The Telegraph
Thursday , July 31 , 2014
CIMA Gallary

11 let off in school fire that killed 94

Chennai, July 30: A sessions court today sentenced to life imprisonment the owner of a school at Kumbakonam in Tamil Nadu where a fire killed 94 children in 2004, but let off 11 of the 21 accused in a verdict that the victims described as “disappointing”.

The court pronounced Sri Krishna English Medium School founder Pulavar Palanichamy, his wife and school correspondent Saraswati, headmistress Santhanalakshmi and seven others guilty under IPC Section 304 (punishment for culpable homicide not amounting to murder).

Palanichamy was sentenced to life imprisonment while eight others — the correspondent, headmistress, noon meal organiser and cook and four education department officials — to 5 years rigorous imprisonment.

The engineer who issued the fitness certificate to the building was sentenced to two years RI. The court also imposed fines on all the guilty totalling Rs 52.57 lakh, which will be distributed among families of the victims and the injured.

The court acquitted three teachers and eight government officials accused in the case.

Survivors and parents of the dead students said they had expected all the accused to be held guilty. “We are disappointed by the acquittal. Had the teachers intervened, the students could have been saved. But they failed to do their duty,” said Mercy Angelin, a survivor, who said she was rescued by outsiders.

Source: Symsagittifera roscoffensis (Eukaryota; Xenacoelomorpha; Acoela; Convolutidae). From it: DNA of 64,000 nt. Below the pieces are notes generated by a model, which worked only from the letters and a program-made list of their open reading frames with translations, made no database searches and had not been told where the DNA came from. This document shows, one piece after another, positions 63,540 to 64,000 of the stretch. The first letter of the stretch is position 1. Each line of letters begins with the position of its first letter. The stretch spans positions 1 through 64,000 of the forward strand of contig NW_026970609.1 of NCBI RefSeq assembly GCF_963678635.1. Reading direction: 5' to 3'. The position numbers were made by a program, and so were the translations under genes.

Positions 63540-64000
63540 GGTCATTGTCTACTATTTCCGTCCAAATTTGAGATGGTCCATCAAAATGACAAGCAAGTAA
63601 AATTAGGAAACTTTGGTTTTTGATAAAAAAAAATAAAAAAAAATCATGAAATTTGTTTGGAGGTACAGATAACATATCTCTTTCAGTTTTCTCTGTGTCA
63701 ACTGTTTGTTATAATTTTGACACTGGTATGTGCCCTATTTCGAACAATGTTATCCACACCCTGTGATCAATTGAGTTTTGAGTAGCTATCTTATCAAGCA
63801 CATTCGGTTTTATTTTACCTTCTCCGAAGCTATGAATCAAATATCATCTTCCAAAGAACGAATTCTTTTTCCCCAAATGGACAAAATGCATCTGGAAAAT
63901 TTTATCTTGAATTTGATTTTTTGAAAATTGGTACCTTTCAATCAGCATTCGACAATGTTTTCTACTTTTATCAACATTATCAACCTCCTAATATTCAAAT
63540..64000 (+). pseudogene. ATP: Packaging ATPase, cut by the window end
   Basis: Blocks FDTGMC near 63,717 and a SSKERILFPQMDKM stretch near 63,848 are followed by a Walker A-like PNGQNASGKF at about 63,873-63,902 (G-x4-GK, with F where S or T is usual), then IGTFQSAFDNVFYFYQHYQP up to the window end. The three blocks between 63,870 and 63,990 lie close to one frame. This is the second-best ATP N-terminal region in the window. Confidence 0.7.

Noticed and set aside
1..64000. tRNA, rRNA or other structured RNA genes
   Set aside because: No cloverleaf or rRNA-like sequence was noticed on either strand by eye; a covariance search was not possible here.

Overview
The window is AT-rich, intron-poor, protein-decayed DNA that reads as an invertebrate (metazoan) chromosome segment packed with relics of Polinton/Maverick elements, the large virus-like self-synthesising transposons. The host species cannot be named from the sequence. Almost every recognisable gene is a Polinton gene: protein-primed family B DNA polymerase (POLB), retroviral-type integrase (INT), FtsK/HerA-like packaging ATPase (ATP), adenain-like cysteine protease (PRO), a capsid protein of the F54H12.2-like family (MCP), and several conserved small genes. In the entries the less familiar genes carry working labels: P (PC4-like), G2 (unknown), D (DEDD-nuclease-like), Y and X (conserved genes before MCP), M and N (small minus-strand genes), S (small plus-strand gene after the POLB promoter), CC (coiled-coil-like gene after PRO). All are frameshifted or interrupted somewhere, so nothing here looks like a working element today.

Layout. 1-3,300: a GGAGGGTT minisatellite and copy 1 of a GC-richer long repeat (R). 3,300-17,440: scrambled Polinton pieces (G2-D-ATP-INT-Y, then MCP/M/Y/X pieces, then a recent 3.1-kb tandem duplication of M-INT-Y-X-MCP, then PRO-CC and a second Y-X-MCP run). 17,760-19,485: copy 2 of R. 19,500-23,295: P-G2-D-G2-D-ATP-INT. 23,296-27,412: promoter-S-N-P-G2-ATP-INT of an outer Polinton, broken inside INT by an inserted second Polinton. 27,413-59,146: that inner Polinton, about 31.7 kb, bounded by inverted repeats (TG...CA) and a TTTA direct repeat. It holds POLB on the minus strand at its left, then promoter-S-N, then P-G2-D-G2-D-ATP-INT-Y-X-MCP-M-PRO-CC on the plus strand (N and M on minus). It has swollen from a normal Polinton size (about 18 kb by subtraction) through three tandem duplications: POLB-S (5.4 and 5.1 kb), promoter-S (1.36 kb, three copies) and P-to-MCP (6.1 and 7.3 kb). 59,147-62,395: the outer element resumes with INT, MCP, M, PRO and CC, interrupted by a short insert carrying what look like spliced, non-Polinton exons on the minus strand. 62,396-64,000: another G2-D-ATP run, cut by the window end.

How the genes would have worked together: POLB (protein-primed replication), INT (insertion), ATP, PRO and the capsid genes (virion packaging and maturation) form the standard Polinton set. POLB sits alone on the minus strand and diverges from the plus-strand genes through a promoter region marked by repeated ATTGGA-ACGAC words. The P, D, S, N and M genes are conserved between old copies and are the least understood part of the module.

The tragedy at Kumbakonam, a temple town 350km from here, had shocked the nation. The fire had broken out at the Sri Krishna English Medium School complex on July 16, 2004, after sparks from the noon-meal kitchen somehow set aflame the thatched roof on the first floor.

The complex housed three schools — Sri Krishna Aided Private School, Saraswathi Nursery and Primary School, and Sri Krishna Girls High School — that had a total student count of over 700.

Over 200 children, aged between 5 and 13, from the primary school were having classes in the hall with the thatched roof and three adjacent halls to which the fire spread.

Many of the students —studying in KG to Class V — got trapped as the grille gates on either side of the main hall were locked.

A commission of inquiry held the management responsible, saying the building did not have adequate exits and fire-fighting equipment. Also, the teachers had not been trained to handle such emergencies. The probe also found one of the three schools had not got the approvals to function from the building.